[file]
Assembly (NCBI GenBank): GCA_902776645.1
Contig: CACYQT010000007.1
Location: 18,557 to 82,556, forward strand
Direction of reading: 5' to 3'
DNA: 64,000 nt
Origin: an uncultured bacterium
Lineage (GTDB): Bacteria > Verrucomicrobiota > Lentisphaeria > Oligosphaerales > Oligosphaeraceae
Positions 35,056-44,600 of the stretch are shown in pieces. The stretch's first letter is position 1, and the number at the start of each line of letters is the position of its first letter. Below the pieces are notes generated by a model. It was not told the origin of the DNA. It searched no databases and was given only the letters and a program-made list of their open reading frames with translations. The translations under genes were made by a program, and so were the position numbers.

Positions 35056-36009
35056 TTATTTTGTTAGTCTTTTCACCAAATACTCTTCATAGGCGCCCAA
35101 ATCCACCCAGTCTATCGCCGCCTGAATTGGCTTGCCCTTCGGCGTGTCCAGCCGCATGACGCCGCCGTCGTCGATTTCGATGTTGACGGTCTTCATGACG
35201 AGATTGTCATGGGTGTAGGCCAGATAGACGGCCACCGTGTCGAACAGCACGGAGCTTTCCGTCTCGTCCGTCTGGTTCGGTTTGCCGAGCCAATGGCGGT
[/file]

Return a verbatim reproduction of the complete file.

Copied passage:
Assembly (NCBI GenBank): GCA_902776645.1
Contig: CACYQT010000007.1
Location: 18,557 to 82,556, forward strand
Direction of reading: 5' to 3'
DNA: 64,000 nt
Origin: an uncultured bacterium
Lineage (GTDB): Bacteria > Verrucomicrobiota > Lentisphaeria > Oligosphaerales > Oligosphaeraceae
Positions 35,056-44,600 of the stretch are shown in pieces. The stretch's first letter is position 1, and the number at the start of each line of letters is the position of its first letter. Below the pieces are notes generated by a model. It was not told the origin of the DNA. It searched no databases and was given only the letters and a program-made list of their open reading frames with translations. The translations under genes were made by a program, and so were the position numbers.

Positions 35056-36009
35056 TTATTTTGTTAGTCTTTTCACCAAATACTCTTCATAGGCGCCCAA
35101 ATCCACCCAGTCTATCGCCGCCTGAATTGGCTTGCCCTTCGGCGTGTCCAGCCGCATGACGCCGCCGTCGTCGATTTCGATGTTGACGGTCTTCATGACG
35201 AGATTGTCATGGGTGTAGGCCAGATAGACGGCCACCGTGTCGAACAGCACGGAGCTTTCCGTCTCGTCCGTCTGGTTCGGTTTGCCGAGCCAATGGCGGT